If you are bidding on broad match keywords and ignoring your search queries, you are definitely wasting money, by not managing your negative keywords, missing out on profitable long-tail keyword opportunities, and possibly missing new emerging search trends in your market.
Keywords are not search queries
Keywords are not search queries, although search queries can be keywords. Keywords are assumptions about the words we think our customer will use when using a search engine, while search queries are the reality.
If you are only using exact match keywords in your PPC campaigns, then your keywords will match your customers' search queries exactly every time a search is matched to your ad.
However, if you are taking advantage of broad and phrase match, oftentimes one keyword can generate hundreds or even thousands of search queries. It is our responsibility to take control of these search queries.
Keep this in mind when thinking about keywords and search queries:
- Keywords are advertiser-centric assumptions—a targeting method to attract search queries.
- Search queries are customer-centric realities—your customers' voice and, most importantly, clues to your customers' intent
You can’t find new search queries without using broad match
Some may argue that using broad match is a technique to increase traffic to your PPC campaigns. Unfortunately, this is the misguided goal of many broad match campaigns. Using broad match with a focus on just increasing your exposure without paying attention to your search queries will definitely open your account up to waste and risk.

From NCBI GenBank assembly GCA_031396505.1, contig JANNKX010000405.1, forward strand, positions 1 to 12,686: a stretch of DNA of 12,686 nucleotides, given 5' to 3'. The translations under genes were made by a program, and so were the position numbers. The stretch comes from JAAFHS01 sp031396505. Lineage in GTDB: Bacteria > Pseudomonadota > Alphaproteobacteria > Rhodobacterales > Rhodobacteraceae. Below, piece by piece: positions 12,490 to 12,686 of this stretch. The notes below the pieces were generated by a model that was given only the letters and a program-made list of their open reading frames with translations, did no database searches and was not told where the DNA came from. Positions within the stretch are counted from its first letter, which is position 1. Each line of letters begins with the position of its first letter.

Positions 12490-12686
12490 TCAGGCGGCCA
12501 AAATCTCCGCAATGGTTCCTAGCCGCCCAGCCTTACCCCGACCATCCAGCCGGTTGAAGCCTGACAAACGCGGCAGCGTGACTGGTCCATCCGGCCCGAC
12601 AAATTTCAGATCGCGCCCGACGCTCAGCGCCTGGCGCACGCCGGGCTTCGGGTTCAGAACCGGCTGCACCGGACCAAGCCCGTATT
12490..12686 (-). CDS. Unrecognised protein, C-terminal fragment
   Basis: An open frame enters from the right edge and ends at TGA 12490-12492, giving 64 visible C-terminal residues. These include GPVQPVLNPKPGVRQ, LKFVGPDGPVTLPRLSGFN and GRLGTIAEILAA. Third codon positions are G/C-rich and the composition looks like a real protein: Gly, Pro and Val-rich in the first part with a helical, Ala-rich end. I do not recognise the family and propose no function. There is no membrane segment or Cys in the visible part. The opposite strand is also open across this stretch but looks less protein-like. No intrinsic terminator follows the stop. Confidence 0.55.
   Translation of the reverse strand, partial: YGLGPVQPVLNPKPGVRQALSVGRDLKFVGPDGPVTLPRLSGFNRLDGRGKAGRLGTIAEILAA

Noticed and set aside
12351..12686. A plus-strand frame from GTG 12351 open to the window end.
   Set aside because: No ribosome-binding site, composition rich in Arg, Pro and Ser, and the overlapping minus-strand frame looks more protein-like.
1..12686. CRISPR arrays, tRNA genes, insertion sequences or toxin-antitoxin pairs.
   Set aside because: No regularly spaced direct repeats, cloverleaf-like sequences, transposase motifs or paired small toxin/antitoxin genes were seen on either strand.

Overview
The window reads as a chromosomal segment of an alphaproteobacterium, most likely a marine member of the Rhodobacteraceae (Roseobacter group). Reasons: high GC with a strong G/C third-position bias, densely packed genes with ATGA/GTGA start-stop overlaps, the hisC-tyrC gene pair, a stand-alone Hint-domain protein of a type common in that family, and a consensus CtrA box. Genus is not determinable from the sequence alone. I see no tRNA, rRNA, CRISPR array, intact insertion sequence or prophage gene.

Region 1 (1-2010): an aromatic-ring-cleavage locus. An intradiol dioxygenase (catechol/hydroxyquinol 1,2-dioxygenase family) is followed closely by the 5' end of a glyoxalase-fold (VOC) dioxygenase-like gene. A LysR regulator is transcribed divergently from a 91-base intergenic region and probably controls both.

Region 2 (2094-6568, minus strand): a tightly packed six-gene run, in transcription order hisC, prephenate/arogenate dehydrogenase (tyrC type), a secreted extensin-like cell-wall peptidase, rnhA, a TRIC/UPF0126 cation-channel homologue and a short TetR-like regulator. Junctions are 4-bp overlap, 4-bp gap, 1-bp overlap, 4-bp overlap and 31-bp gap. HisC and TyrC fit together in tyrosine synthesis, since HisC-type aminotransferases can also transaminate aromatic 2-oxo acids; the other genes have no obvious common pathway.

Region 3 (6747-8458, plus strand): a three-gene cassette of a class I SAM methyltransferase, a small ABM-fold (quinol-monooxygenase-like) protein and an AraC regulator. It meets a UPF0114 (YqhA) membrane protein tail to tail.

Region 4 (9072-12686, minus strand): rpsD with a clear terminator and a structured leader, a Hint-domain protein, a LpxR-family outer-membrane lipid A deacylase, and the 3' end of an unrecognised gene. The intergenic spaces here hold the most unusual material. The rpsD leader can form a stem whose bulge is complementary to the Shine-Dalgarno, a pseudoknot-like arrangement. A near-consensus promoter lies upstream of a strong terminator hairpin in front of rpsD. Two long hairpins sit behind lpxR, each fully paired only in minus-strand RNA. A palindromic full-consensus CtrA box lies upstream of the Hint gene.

The real goal of using broad match keywords should be to find the profitable user search queriesyour customers are using that triggered an ad. The advertiser can take action on these search queries by including them as exact match keywords in their PPC campaigns.
This allows the advertiser to create an appropriate customer experience tied more directly to their intent. This, in turn, should create better and more profitable outcomes for the advertiser.
Using broad match keywords is the best keyword expansion method available to find out what words your potential customers are using when searching for products, services, or information. And the way you find these wonderful words is by mining your search query data.
The Goal of Search Query Mining
Through search query mining, you want to find:
- Keyword candidates: Good performers that you might have otherwise missed and that need to be promoted to keywords.
- Negative keyword candidates: Poor performers that need to be added as negative keywords, both as ad group negatives and campaign negative keywords.
Here is a visualization of search query mining, showing the ad group structure and the workflow.
As your query mining efforts mature you will find less and less irrelevant search queries and more new profitable long-tail keywords or even new high-volume search queries reflecting changes in your customers' search behavior.
Now that we agree on the power of search queries, we will jump right into the world of search query mining. In my future posts, I will detail:
- Part 2: Getting the Right Data
- Part 3: Preparing Your Data for Analysis
- Part 4: Mining Your Data for Insights
- Part 5: Acting on Your Insights
I look forward to sharing my search query mining techniques over the next few weeks. I will be getting very detailed, so don’t hesitate to ask questions in the comments if you need further explanations.
Advanced search query mining is about going beyond the tools provided to you by the search engines and taking control of your search queries, which are arguably the most valuable search assets you have.
Chad Summerhill is author of the blog PPC Prospector, provider of PPC AdWords advice, and in-house PPC specialist at Moving Solutions, Inc.